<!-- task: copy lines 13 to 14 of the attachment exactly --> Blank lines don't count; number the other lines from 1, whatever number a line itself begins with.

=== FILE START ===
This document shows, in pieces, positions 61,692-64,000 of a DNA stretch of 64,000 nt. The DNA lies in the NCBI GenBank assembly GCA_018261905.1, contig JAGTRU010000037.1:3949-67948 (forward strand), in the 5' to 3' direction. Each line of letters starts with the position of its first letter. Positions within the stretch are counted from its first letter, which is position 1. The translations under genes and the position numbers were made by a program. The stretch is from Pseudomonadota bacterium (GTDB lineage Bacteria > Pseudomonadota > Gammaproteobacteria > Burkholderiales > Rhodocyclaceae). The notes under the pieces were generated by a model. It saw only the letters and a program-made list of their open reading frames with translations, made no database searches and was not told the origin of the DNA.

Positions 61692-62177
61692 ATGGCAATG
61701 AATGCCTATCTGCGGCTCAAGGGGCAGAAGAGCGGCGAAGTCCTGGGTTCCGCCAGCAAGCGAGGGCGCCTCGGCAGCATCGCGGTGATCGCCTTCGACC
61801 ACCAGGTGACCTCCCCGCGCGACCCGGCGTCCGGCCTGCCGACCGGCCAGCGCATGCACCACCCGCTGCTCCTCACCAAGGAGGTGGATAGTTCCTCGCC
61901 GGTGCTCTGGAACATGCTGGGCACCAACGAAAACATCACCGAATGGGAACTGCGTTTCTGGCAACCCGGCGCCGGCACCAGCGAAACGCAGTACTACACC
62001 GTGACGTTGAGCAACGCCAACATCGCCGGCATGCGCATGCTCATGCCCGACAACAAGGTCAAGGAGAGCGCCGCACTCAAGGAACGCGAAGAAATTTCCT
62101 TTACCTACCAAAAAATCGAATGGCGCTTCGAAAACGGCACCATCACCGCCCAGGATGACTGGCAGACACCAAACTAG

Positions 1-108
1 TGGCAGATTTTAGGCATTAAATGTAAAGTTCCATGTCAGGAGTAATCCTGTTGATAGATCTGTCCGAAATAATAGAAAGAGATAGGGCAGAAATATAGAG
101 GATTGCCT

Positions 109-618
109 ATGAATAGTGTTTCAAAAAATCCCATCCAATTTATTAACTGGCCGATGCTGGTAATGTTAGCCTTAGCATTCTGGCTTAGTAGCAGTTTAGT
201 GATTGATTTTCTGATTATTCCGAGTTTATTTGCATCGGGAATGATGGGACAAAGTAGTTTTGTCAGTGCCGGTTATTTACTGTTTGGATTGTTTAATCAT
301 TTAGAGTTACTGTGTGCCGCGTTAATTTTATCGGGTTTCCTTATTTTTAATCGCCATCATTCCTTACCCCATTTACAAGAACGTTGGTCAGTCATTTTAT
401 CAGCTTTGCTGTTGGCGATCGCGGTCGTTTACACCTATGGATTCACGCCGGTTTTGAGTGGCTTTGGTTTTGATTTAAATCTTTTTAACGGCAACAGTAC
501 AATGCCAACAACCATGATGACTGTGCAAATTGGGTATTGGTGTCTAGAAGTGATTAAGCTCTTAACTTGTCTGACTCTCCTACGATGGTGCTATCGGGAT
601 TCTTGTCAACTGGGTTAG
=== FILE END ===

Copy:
109 ATGAATAGTGTTTCAAAAAATCCCATCCAATTTATTAACTGGCCGATGCTGGTAATGTTAGCCTTAGCATTCTGGCTTAGTAGCAGTTTAGT
201 GATTGATTTTCTGATTATTCCGAGTTTATTTGCATCGGGAATGATGGGACAAAGTAGTTTTGTCAGTGCCGGTTATTTACTGTTTGGATTGTTTAATCAT